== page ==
The CDC has released a lot of information this week.
Yesterday they released the Advisory Committee on Immunization Practices (ACIP) Recommended Immunization Schedule for Persons Aged 0 Through 18 Years, as well as the Recommended Immunization Schedule for Adults Aged 19 Years and Older. The details, available in yesterday’s MMWR, include a new streamlined format, specifics regarding catch up schedules and clarification of the many footnotes that are included on the schedule. To discover how you can use content syndication to ensure that the schedule you are referring to on your own website is always up-to-date, access the full report here.
On the heels of that report, the CDC hosted a telebriefing today to provide details regarding the number of U.S. adults who received recommended vaccines other than the flu vaccine in 2011. The early release MMWR report, entitled “Noninfluenza Vaccination Coverage Among Adults – United States, 2011” can be found here.
Some of the key points they highlighted regarding adult vaccination rates were as follows:
Current data shows that although there have been modest gains in coverage of the Tdap and HPV vaccines in adults, far too few adults are being vaccinated against important diseases, leaving themselves and those around them at greater risk for vaccine-preventable diseases. Pneumococcal disease and pertussis are two examples of cases where too many Americans do not get the preventative care they need when it comes to vaccines. Read more…
There is no doubt in my mind that the safety of vaccines will always be in question. It’s a good thing actually. Since vaccines are administered to almost every child born in the United States, vaccine safety should be rigorously tested and held to a higher standard than any other medical treatments on the market. And they are.
Consider this. Vaccines safety testing is a long and arduous process.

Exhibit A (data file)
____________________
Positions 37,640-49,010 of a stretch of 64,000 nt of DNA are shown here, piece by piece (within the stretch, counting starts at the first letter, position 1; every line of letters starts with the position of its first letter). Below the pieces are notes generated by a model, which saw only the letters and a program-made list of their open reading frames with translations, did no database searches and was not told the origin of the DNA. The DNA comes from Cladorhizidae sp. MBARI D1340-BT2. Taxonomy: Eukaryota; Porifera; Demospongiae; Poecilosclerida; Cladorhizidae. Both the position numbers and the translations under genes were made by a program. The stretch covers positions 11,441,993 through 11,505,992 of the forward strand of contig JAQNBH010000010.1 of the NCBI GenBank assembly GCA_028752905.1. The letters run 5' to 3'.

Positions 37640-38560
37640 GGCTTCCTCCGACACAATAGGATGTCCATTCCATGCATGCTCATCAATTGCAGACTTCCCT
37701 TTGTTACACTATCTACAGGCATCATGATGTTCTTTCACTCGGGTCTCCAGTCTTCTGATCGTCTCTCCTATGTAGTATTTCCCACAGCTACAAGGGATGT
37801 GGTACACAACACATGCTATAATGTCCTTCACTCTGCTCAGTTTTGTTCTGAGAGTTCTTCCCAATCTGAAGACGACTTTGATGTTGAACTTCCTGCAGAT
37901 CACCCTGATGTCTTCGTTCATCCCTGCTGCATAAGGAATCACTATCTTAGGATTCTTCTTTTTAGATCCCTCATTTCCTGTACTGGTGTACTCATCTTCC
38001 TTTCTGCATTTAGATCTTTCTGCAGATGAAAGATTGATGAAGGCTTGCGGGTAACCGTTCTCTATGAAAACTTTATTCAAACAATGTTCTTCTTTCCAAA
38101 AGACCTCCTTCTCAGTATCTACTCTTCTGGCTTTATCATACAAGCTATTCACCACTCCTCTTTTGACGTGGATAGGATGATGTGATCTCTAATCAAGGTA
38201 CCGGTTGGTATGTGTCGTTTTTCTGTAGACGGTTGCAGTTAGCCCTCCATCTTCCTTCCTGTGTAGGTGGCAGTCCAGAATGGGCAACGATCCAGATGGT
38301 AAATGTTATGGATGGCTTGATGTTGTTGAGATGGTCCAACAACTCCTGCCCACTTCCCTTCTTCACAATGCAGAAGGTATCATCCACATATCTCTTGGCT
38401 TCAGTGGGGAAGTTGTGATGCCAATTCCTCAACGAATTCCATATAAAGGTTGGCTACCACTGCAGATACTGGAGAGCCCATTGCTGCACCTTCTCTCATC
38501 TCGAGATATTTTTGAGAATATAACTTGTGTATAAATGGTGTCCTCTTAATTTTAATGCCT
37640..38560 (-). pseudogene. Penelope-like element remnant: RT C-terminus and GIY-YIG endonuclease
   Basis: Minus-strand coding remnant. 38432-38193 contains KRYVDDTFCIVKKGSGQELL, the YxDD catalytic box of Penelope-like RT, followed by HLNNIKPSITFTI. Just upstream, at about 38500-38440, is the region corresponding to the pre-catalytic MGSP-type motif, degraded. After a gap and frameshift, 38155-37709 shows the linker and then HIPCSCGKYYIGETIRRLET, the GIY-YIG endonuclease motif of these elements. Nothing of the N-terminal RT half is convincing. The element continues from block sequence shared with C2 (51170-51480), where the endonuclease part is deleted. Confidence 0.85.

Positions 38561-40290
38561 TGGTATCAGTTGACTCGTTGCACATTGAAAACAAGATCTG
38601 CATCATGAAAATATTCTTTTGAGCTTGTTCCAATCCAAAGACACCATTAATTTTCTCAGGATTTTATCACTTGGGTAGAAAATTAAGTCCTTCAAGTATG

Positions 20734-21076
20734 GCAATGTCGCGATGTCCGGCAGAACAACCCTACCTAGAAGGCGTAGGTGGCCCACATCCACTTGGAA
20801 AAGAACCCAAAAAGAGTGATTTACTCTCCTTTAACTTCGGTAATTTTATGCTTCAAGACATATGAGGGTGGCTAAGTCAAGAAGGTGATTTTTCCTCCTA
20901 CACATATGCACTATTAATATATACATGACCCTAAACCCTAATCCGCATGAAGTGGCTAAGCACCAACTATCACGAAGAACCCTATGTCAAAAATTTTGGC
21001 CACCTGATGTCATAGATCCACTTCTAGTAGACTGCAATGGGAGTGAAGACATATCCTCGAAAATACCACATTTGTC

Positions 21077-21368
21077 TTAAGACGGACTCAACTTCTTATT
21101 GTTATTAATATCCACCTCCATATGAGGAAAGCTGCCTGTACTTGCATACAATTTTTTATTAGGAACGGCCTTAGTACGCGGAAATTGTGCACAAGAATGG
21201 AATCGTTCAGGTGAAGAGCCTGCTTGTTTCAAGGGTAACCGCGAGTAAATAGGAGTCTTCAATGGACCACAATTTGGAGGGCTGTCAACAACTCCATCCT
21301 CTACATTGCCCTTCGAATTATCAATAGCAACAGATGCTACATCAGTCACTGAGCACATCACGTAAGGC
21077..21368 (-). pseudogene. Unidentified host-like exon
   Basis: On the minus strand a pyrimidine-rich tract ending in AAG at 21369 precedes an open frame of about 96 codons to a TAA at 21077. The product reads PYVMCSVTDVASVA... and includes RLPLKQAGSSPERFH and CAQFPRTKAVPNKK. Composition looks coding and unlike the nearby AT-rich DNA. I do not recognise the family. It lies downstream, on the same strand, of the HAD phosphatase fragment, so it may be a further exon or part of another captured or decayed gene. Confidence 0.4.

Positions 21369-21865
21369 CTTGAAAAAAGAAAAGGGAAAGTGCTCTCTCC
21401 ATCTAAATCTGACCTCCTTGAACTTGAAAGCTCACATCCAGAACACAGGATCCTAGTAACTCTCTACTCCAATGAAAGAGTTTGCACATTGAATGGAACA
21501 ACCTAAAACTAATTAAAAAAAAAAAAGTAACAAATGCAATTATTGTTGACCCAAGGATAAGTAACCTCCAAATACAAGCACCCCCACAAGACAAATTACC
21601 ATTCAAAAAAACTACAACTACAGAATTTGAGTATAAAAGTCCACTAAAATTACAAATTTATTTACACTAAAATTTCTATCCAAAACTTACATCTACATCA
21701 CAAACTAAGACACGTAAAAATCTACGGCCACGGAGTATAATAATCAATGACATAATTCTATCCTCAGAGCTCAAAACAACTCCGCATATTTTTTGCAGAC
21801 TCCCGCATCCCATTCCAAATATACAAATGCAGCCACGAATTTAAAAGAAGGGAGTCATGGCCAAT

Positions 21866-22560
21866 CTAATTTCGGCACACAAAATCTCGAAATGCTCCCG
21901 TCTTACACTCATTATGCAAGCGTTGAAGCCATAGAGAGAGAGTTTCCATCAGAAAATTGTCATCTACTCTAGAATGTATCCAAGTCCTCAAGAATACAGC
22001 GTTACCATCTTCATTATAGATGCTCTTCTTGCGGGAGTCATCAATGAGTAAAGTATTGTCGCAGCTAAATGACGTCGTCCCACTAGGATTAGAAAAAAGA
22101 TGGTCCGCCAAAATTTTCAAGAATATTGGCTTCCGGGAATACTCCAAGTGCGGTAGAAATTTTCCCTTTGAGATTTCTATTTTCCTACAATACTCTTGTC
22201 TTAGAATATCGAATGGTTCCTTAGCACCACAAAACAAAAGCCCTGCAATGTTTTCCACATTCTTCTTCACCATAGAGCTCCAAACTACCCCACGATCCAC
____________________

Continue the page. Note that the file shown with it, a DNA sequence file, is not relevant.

• It can take 10 or more years and an average of $800 million of manufacturers’ money before a new vaccine is thoroughly tested, licensed and made available to the public.
• The Vaccine Safety Datalink (VSD) has collected statistics from more than 7 million people who have received vaccines.
• In 1990, the CDC and the FDA established the Vaccine Adverse Event Reporting System (VAERS), which gathers information about any side effects patients have experienced. Since VAERS accepts any reported information without determining a cause and effect relationship, this information is investigated further and used to identify possible safety concerns.
• Clinical Immunization Safety Assessment Centers (CISA), which were started in 2001, also conduct clinical research about vaccine adverse events (VAE) to help ensure there are no safety concerns.
• Finally, all vaccines are subjected to concomitant studies before they are approved for use. This means that all new vaccines must be tested in conjunction with existing ones to ensure there are no negative interactions. Regulatory agencies such as the Food and Drug Administration (FDA) are careful to look for any side effects associated with concomitant use before approving a new vaccine.